Do you know what it’s like to experience the pleasure of full engagement in your life’s work?
We all have “Monday blues” at least occasionally, and we all love to get away now and then for a vacation. But life is not complete unless we get that satisfied “high” that comes from productive work. Perhaps that satisfaction is part of your job or career, or perhaps it’s part of your hobby or volunteering efforts. Regardless, it comes down to being in the zone, when you know that your work matters and that you feel somehow rewarded for it.
It’s those ideas of life’s work and work engagement that drive what we do through Engaging Leader and Aspendale Communications — and probably what you do as a leader and business person. By practicing effective principles of business, leadership, and communication, we have the potential to add meaning to our lives — and to improve the lives of the workforce we lead and the customers we serve. All of this is predicated upon the inherent freedom and dignity of each person regarding their time, talents, and property.
Modern slavery (including human trafficking) is the complete opposite of work engagement. Globally today, there are millions of people being forced to work, without pay, under threat of violence. Primarily involving women and children, this is the exploitation of a person’s body and/or talent, most commonly for the purpose of labor slavery (e.g., forced manufacturing) or sex slavery (e.g., forced prostitution).
Many people are surprised to learn that slavery is common in every country of the world — including throughout the United States and Europe — and that there are more slaves in the 21st century than ever before in the history of the world. The Washington Post illustrated a map showing where the world’s 15 – 30 million slaves live, including an estimated 60,000 in the U.S.
In the United States, January is designated as National Slavery and Human Trafficking Prevention Month, culminating in National Freedom Day on February 1. National Freedom Day has been recognized since 1948, and the historical significance of February 1 is interesting:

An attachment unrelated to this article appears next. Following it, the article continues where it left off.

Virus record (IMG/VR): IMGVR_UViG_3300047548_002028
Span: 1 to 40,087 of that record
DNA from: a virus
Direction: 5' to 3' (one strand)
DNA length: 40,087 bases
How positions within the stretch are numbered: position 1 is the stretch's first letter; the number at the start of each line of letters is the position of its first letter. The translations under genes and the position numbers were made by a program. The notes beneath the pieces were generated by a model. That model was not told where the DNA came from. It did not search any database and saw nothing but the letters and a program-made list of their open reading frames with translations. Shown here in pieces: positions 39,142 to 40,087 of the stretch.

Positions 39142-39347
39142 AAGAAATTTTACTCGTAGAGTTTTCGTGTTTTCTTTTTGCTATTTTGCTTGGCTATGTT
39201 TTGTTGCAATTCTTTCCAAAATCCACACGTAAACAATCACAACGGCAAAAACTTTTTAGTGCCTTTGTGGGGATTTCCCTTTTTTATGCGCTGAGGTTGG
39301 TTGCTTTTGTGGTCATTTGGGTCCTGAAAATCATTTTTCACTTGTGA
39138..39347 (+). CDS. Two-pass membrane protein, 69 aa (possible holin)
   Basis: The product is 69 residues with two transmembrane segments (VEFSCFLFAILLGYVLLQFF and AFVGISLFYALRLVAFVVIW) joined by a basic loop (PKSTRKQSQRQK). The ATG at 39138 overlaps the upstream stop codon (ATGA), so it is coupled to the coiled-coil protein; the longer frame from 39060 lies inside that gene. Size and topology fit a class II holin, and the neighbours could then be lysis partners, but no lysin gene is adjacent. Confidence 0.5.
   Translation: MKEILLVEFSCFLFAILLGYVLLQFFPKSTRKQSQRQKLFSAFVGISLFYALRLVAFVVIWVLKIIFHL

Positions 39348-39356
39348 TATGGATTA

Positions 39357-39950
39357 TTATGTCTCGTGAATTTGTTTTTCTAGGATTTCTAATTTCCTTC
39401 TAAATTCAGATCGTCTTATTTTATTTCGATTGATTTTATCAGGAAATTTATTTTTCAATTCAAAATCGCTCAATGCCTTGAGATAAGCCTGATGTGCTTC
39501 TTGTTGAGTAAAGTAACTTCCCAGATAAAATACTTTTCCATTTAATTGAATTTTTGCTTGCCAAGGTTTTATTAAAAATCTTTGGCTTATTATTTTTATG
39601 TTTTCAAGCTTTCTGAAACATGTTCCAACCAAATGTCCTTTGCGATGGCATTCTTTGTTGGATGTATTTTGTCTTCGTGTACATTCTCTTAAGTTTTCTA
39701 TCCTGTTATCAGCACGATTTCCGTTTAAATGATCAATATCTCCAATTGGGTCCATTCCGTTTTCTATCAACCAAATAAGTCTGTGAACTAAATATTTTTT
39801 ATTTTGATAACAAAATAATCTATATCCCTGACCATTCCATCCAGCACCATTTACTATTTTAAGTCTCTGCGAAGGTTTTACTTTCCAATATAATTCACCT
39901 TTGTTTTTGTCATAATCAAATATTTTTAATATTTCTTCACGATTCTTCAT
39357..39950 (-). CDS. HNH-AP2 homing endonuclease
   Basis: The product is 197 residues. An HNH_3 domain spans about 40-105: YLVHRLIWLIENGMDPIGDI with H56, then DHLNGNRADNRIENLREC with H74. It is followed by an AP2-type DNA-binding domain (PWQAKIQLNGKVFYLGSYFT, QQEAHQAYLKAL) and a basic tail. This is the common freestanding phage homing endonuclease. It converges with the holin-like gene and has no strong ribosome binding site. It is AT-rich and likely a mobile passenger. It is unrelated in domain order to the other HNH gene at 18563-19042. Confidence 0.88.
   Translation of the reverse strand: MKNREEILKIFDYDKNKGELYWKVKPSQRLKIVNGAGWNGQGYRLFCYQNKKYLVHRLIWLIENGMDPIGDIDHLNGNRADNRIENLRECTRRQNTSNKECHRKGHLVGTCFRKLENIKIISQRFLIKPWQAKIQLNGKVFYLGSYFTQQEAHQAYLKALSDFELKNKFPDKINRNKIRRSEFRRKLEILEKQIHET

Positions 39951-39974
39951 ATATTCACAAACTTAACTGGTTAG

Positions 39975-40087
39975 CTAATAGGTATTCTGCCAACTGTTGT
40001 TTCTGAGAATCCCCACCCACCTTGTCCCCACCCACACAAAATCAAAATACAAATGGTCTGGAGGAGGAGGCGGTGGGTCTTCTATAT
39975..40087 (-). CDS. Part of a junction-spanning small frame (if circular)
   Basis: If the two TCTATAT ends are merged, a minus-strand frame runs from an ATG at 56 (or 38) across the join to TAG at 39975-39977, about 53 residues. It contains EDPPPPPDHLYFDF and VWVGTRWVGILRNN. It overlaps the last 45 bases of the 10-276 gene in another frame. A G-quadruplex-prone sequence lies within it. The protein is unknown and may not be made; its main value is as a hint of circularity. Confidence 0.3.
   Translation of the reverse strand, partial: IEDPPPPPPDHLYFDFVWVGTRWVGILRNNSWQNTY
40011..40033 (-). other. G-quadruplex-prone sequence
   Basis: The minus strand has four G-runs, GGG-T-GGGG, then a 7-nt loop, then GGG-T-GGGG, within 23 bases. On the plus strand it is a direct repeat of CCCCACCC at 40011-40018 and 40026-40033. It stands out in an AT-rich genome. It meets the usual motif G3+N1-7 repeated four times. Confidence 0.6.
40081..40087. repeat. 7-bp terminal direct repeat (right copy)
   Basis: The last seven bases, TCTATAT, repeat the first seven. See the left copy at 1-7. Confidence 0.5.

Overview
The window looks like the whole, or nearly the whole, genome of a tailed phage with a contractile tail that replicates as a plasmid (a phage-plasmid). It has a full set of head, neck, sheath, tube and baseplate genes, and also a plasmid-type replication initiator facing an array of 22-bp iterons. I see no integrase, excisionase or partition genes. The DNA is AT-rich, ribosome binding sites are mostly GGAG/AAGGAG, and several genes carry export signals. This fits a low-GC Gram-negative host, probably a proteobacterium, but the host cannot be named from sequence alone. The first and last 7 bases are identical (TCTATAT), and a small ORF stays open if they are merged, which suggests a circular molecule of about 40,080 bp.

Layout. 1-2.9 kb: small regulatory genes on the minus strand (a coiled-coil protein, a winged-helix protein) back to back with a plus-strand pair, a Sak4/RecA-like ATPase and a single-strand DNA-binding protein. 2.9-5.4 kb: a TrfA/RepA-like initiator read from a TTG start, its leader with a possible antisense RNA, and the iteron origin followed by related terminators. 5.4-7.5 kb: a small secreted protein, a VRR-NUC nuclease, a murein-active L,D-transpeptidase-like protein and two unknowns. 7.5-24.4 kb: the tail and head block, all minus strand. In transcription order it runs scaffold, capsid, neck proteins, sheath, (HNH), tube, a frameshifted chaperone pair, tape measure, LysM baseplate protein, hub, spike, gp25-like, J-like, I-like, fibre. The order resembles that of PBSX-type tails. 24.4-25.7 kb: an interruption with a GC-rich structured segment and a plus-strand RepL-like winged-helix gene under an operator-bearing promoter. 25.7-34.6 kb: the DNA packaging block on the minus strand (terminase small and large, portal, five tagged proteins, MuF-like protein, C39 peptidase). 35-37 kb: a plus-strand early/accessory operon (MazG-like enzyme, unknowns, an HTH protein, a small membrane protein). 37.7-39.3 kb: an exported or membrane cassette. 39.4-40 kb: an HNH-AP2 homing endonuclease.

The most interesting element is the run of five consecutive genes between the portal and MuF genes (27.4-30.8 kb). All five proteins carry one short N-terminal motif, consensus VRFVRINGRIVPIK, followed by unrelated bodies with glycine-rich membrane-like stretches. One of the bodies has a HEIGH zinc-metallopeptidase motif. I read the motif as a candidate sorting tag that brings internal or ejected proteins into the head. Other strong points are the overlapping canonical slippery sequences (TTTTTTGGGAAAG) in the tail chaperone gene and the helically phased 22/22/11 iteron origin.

Major Richard Robert Wright Sr., a former slave, fought to have a day when freedom for all Americans is celebrated. When Wright got his freedom, he went on to become a successful businessman and community leader in Philadelphia, Pennsylvania. Major Wright chose February 1 as National Freedom Day because it was the day in 1865 that President Lincoln signed the 13th Amendment to the Constitution [which outlawed slavery]. Source: Wikipedia
Slavery and trafficking is a complex global issue, with a variety of contributing factors depending on the region — including poverty; education; governmental policies, stability, and/or corruption; and societal practices. Like most complex issues, what might seem like a solution could instead exacerbate a problem — for example, in Haiti you could buy a slave for $50 in order to set her free, but you would have created the profit that incentivizes the slave owner to obtain two more slaves.
For several years, my family has supported organizations that work to free slaves, establish the former slaves in a new life of freedom, and prevent further trafficking. I honestly don’t know yet if our support has done any genuine good. One of my goals for 2016 is to learn more about how we can better use our time, talents, and resources to help more people enjoy a life of freedom, including experiencing the pleasure of full engagement in their life’s work.
If you’d like to share about any experiences, books or resources, or organizations that are making a difference regarding modern slavery and human trafficking, please share!
Jesse Lahey, SPHR, is the host of the podcasts Engaging Leader and Workforce Health Engagement, and he is CEO (chief engagement officer) of Aspendale Communications. Connect with him on Twitter, Facebook, or LinkedIn. If you know anyone who would benefit from this information, please share it!